Third chapter covers hot appetizers and it consists out of everything we already said in chapter one and two. Hot appetizers included are Eggplant Stuffed with Tomatoes and Onions, Deep Fried Langoustine Parcels, Chicken and Ham Croquettes, Tartlets Filled with Gnocchi in Mornay Sauce, Scalloped Potatoes with Cheese, Sweetbread Fritters with Tomato Sauce and Fried Parsley, Braised Lettuce, Veal and Pork Stuffed Vegetables, Veal and Pork Stuffed Vegetables, Provençal Onion Pie, Savory Custard and Bacon Tart, Provençal Stewed Vegetables, Veal Filled Fried Pastries and Cheese Soufflé. In this chapter we learn a little something about each of these dishes. For example, Provençal Stewed Vegetables is a dish that is representative of Provençal cuisine. It uses vegetables that grow in profusion in southeastern France, including eggplants, zucchinis, tomatoes, garlic, and green peppers and it was not until the early 20th century that this particular version of ratatouille was formalized as a recipe.

CHAPTER IV: LES OEFUS (EGGS)

In this chapter we get couple recipes with eggs and they include Scrambled Eggs with Herbs, Molded Eggs with Mushrooms, Soft Cooked Egg, Deep Fried Eggs with Rice and Tomato Sauce, Coddled Eggs with Cream, Medium Cooked Eggs with Spinach and Mornay Sauce, Poached Eggs in Aspic, Poached Eggs in Red Wine Sauce, Hard Cooked Eggs, Leek and Mushroom Casserole, Baked Eggs with Madeira Sauce and Chicken Livers, Mushroom Stuffed Omelet, Herb Omelet, Rustic Potato and Bacon Omelet, Omelet and Tomato Sauce and Sweet Omelet with Strawberries.

CHAPTER V: LES VOLAILLES (POULTRY)

Chapter V talks about recipes where poultry is the main ingredient. In this chapter you can find recipes like Roasted Boneless Stuffed Chicken, Duck in Orange Sauce, Waffle Potatoes, Pan Roasted Duck with Turnips, Confit of Goose with White Beans, Rooster or Capon Stewed in Red Wine, Spatchcock Game Hen and more. In this chapter we also learn about some techniques and origin of certain sauces.

CHAPTER VI: LES POISSONS ET COQUILLAGES (FISH AND SHELLFISH)

This chapter covers fish and shellfish recipes with addition of some informations about proper shrimp etiquette, frog legs and their history in French cuisine, history on grilled snails and much more.

CHAPTER VII: LES VIAND ES (MEAT)

Chapter VII gives us meat recipes with their origin and it also gives us explanations on some of the techniques. Some of the recipes included in this chapter are Beef Rump and Vegetables in a Red Wine Aspic, Veal Escalope with a Mushroom Cream Sauce, Braised Slices of Veal Knuckle with Saffron Risotto and more.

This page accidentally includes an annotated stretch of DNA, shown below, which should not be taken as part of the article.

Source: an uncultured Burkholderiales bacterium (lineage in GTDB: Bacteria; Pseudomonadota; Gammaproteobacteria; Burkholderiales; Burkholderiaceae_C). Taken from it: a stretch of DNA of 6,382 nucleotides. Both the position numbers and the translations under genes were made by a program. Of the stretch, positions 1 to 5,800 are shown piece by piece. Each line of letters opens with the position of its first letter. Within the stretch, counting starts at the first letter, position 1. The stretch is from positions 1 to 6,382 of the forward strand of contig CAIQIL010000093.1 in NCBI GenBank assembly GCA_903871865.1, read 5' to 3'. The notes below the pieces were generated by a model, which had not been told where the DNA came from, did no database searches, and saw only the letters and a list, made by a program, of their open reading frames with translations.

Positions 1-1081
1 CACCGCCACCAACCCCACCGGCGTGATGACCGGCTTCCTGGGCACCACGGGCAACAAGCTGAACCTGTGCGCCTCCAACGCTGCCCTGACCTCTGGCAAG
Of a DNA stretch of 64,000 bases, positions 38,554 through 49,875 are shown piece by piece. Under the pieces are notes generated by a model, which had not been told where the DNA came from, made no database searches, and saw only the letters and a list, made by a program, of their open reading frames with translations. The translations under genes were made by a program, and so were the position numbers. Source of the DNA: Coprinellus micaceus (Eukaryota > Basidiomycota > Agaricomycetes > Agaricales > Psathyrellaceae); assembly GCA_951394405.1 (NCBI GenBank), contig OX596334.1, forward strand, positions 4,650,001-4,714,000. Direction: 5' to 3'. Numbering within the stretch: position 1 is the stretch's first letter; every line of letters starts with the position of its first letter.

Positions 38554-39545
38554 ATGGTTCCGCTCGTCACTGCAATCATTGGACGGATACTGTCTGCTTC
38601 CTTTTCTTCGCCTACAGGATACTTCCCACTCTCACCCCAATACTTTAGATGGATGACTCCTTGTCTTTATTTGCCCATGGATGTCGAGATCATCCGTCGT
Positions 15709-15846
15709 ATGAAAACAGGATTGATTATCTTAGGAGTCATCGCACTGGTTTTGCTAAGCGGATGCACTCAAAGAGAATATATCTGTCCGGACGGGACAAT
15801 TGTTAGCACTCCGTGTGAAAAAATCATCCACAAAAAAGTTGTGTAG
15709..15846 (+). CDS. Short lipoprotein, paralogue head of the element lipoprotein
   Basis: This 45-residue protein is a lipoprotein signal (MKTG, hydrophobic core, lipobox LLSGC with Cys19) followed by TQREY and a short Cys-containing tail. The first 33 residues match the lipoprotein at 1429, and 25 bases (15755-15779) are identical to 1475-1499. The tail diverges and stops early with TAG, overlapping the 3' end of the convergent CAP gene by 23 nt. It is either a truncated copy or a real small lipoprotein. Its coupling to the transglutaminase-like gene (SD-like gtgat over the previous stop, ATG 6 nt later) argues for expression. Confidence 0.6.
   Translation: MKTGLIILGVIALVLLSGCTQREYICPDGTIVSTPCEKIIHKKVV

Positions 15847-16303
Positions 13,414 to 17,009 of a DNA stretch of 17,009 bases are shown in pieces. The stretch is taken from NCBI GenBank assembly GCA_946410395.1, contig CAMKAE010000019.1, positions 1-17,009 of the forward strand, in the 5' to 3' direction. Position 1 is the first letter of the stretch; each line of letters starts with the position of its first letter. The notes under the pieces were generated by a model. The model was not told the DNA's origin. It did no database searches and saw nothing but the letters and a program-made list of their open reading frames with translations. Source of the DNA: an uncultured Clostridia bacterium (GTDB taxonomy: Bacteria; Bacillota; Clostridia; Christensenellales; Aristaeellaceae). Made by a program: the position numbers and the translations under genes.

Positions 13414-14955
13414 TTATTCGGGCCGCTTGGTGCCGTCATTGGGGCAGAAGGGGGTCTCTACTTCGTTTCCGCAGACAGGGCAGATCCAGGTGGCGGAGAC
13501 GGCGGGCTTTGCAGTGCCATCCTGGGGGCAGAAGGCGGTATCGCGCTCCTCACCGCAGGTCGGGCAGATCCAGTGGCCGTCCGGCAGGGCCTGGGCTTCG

CHAPTER VIII: LES ABATS ET LES GIBIERS (OFFAL AND GAME)

Some of the recipes in this chapter are Roasted Pigeon on a Croûton, Soufflé Potatoes, Sautéd Calves Brains with Capers, Lemon, and Croûtons, Hot Foie Gras, Foie Gras Terrine, Pigeon Braised with Cabbage and more.

CHAPTER IX: Pâtisserie (DESSERTS)

This last chapter is all about dessert recipes which include Long Apple Tart, Tri-colored Bavarian Cream, Apple Fritters with Apricot Sauce, Brioche Bread, Pear Charlotte and more. We also get a short history lesson for some of the desserts. For example, Marie Antoinette’s quote “Let them eat cake” (actually the right word was “brioche”) in time of French Revolution, put her in a slightly better light.

OVERVIEW

Le Cordon Bleu Classic Recipes consists out of 401 pages. This book focuses on recipes that are divided by a group of dishes they belong and it’s a great companion to Le Cordon Bleu Cuisine Foundations book which focuses on cooking and prep techniques, equipment, mother sauces, terminology and discussion of ingredients. Le Cordon Bleu Classic Recipes features 169 carefully selected recipes by Le Cordon Bleu chefs that best exemplify the application of techniques done in Le Cordon Bleu Cuisine Foundations. Measurements are given in both U.S. and Metric, together with conversion chart that’s put at the end of the book. Since this is an educational book, correct French terms are scattered throughout the book and many of them are either defined on the page or can be referenced in Le Cordon Bleu Cuisine Foundations.

Book overall rating:
4.8/5